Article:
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This question already has an answer here:

I have data on exchange rates, where I have calculated the mean and the standard deviation of the payoff. I am able to run a regression (payoff regressed on a constant) and get the standard error of the sample mean.

Is it possible to either do the same with the standard deviation or calculate from a formular and get the standard error of the standard deviation?

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marked as duplicate by Glen_b Mar 29 '17 at 10:53

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    $\begingroup$ This post gives two versions of the variance of the sample variance (which is not what you asked but is related to it and at least the result in that case is relatively simple). You'll note that it depends on the fourth moment (which you won't know). If you're prepared to make some distributional assumption (in many common cases this will specify the fourth moment; otherwise it will be a function of the parameters you estimate) you may be able to get further ... ctd $\endgroup$ – Glen_b Mar 29 '17 at 10:42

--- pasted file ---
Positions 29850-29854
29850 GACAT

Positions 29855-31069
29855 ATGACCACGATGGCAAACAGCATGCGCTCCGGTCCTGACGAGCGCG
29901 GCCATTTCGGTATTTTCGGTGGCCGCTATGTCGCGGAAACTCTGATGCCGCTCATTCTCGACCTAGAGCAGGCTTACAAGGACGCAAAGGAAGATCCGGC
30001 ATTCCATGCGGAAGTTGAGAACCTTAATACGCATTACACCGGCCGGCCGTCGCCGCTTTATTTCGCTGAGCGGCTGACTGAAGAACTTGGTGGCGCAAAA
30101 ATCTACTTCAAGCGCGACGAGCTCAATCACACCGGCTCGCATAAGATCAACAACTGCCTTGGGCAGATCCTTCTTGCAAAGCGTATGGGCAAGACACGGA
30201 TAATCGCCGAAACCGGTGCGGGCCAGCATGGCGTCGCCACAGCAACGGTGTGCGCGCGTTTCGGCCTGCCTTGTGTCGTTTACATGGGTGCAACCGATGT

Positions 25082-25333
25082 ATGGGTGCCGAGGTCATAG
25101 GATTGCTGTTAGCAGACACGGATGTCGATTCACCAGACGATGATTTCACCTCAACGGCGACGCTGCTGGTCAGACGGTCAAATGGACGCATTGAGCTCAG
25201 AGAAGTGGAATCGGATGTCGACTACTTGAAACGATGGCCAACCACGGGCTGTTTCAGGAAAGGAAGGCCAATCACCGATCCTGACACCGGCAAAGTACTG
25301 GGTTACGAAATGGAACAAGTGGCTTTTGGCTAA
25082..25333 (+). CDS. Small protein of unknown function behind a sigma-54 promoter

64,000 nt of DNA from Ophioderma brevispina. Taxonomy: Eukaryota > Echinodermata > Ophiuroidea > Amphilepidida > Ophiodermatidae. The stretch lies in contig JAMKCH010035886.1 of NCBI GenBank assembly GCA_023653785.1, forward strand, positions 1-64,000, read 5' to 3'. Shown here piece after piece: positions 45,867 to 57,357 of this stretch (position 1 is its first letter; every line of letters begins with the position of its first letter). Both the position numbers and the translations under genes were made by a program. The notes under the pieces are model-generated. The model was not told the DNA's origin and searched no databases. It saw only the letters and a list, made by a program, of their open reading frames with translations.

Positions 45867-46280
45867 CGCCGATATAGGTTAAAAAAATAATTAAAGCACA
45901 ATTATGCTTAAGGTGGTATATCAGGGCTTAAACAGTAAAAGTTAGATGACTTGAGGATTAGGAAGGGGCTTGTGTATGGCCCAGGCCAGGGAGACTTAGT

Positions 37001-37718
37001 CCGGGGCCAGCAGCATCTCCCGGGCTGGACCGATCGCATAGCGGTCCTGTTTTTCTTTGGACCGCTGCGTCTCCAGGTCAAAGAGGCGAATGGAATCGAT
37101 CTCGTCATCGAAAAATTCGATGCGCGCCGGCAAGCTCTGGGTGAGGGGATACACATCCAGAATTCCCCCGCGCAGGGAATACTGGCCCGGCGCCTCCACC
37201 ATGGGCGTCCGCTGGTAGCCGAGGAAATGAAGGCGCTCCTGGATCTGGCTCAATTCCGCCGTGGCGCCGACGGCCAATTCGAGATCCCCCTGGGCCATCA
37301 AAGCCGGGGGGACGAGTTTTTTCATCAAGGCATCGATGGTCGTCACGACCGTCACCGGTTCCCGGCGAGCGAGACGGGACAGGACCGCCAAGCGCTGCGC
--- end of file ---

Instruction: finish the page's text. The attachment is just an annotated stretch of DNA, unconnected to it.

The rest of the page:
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    $\begingroup$ ctd... (e.g. under normality, we have a result for the standard error of the standard deviation here) and if you're not, Wikipedia has an approximately unbiased result that involves excess kurtosis here -- as we might expect from its appearance in the variance of the variance (note that this assumes excess kurtosis is known, not estimated -- but in very large samples may be of use with sample values)...ctd $\endgroup$ – Glen_b Mar 29 '17 at 10:42
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    $\begingroup$ ctd... while this post shows how to get an asymptotic formula for the standard error of the standard deviation from that variance-of-the-variance result I pointed to in the first link. $\endgroup$ – Glen_b Mar 29 '17 at 10:51
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    $\begingroup$ Note that details of exactly how to implement that in Excel are off topic here, but presumably the explicit formulas in those last two links will be of some potential help to you. (I would not assume your variable is normal) $\endgroup$ – Glen_b Mar 29 '17 at 10:54